Does Sex Really Sell? Perhaps Not to Women

Sexy-Sensual: A model walks down the runway during the Victoria's Secret Fashion show, Wednesday, November 9, 2005, in New York. (Image credit: AP Photo/Jeff Christensen)

Flashy magazine ads portraying sexy women may not catch the eyes of female readers, according to recent research.

The advertising industry bases its success on consumers being drawn to their products. But when it comes to selling in magazines like Allure and Glamour—publications with a female readership of nearly 100 percent—what do consumers want?

To find out, a team of researchers at the University of Florida in Gainesville gauged the emotional responses of more than 100 college-aged women to photos of attractive women. After looking at each photo, the participants would point to a manikin that represented their emotional reaction. For instance, one set of manikins represented arousal reactions, ranging from disinterested to excited.

The more seductive the model, the more it left the women bored and uninterested, according to lead author Robyn Goodman.

The findings seem to contradict the sensual images that saturate the ads in glossy female magazines. "It seems they missed the mark here," said Jon Morris, one of the co-authors. He added that the results also illuminate a gap between the male executives who are marketing the magazines and the consumers.

What is beauty?

In an initial survey, participants were asked to rate photos of models according to six beauty categories, including sex kitten and classic feminine.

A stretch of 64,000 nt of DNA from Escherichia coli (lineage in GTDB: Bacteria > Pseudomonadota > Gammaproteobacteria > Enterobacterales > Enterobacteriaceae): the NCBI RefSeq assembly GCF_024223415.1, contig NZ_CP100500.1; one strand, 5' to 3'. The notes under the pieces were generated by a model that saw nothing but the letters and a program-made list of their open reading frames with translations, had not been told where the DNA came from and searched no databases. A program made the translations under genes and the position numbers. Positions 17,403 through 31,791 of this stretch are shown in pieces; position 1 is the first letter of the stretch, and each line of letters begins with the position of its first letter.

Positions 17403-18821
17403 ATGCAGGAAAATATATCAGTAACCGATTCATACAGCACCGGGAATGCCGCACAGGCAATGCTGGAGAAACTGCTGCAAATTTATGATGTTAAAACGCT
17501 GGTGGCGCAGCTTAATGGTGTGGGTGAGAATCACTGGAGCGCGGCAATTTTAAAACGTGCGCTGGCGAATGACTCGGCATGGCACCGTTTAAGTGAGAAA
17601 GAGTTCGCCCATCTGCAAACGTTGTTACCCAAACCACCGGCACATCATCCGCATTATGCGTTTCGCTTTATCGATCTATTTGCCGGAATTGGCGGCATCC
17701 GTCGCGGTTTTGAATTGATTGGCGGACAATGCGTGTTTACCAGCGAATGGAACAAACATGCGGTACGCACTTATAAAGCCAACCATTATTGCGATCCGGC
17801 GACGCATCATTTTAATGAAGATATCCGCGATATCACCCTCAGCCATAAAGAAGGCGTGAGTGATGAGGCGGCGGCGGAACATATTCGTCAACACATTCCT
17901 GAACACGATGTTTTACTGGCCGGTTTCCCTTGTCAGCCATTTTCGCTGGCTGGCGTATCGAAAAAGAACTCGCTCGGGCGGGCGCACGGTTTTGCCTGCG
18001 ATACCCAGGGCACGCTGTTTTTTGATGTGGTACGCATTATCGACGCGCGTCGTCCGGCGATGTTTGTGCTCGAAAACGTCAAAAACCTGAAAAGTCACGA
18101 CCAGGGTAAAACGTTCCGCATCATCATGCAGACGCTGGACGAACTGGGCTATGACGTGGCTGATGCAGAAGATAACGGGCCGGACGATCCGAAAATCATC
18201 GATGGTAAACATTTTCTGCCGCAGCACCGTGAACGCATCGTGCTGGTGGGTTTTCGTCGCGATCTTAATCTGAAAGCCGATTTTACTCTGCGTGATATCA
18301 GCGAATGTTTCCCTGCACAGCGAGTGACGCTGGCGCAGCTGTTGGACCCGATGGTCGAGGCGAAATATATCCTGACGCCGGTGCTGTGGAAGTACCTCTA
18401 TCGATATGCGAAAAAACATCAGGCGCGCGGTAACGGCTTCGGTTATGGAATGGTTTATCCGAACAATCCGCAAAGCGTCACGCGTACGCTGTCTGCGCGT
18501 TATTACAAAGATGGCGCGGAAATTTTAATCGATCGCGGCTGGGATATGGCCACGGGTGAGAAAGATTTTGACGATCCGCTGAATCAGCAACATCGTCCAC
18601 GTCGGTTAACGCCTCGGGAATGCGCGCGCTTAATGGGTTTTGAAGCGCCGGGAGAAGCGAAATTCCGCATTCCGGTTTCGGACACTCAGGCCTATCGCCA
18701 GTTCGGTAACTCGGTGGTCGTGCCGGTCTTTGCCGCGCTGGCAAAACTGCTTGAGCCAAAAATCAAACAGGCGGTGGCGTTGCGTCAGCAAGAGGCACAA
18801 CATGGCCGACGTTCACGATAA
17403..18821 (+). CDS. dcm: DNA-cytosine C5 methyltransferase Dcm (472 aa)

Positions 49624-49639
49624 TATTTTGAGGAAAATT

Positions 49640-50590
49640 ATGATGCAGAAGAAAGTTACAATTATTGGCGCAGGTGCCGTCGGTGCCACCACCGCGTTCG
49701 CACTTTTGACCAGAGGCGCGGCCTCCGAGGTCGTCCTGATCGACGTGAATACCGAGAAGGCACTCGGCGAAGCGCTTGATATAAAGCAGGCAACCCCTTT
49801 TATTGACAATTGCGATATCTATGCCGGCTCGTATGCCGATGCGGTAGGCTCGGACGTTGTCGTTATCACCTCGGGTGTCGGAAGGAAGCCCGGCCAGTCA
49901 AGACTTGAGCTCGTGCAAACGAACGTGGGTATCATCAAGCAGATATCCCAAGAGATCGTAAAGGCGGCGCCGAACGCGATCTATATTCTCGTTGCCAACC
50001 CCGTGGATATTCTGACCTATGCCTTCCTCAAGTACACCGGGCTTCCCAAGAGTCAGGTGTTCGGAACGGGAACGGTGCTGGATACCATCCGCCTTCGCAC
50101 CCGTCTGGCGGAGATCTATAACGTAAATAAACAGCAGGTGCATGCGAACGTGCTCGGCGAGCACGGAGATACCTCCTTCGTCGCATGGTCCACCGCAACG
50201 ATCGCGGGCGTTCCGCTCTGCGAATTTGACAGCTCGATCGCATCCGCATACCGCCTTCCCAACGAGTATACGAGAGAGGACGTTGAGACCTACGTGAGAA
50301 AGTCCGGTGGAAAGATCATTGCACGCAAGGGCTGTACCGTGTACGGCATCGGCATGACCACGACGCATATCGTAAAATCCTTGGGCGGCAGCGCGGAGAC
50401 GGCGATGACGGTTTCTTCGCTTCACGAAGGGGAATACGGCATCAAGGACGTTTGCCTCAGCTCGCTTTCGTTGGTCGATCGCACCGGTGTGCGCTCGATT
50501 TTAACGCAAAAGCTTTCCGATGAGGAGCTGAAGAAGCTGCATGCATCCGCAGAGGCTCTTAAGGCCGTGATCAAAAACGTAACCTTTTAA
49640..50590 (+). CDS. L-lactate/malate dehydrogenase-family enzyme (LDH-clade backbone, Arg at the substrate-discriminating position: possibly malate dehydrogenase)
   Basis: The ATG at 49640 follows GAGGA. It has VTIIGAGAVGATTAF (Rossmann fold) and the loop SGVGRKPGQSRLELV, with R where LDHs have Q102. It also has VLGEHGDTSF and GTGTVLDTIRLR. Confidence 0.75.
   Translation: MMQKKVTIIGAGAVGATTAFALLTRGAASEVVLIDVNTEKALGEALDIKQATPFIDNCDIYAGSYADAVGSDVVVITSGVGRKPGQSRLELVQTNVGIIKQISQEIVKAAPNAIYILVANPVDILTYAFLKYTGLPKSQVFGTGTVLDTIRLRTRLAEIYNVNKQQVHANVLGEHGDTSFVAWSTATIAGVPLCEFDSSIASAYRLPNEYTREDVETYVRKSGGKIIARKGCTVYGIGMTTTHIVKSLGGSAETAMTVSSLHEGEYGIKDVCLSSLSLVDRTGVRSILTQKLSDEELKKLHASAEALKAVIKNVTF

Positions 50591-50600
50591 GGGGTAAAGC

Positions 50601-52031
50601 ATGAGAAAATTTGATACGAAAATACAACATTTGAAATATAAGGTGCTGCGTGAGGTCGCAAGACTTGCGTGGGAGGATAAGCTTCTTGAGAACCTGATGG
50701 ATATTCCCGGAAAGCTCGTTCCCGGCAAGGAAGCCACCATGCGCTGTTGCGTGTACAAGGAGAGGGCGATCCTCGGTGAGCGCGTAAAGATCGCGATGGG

"These beauty types were determined by fashion editors at [New York] magazines," Goodman said. But rather than distinguishing between six beauty types, the participants only saw two types. "After analyzing the data, we found that female consumers only saw two types of beauty: wholesome and sexy-sensual," Goodman said.

For instance, Katie Holmes is an example of wholesome while the Victoria's Secret models are sexy-sensual, Goodman said.

The study was presented at the Association for Education in Journalism and Mass Communication convention last month in San Francisco.

Message to advertisers

"Based on this research, it is evident that many advertisers may have been misled in using more sexual models to attract women to their products," Goodman explained.

What do women want? "Presumably women desire to be more like the wholesome beauty models, and in turn, will purchase the products they endorse more readily than they would a product endorsed by a more overtly sexual model," Goodman said.

The researchers did discuss whether or not clothing or posture had any effect on the results. "We think it's mostly a look and not necessarily those other characteristics [such as attire and pose]," Morris said. They hope to test this theory by showing images of the same women in different attire and poses.

 "Indeed, this study seems to show the fallacy in the age-old adage that "sex sells," Goodman said.

Jeanna Bryner
Live Science Editor-in-Chief

Jeanna served as editor-in-chief of Live Science. Previously, she was an assistant editor at Scholastic's Science World magazine. Jeanna has an English degree from Salisbury University, a master's degree in biogeochemistry and environmental sciences from the University of Maryland, and a graduate science journalism degree from New York University. She has worked as a biologist in Florida, where she monitored wetlands and did field surveys for endangered species. She also received an ocean sciences journalism fellowship from Woods Hole Oceanographic Institution.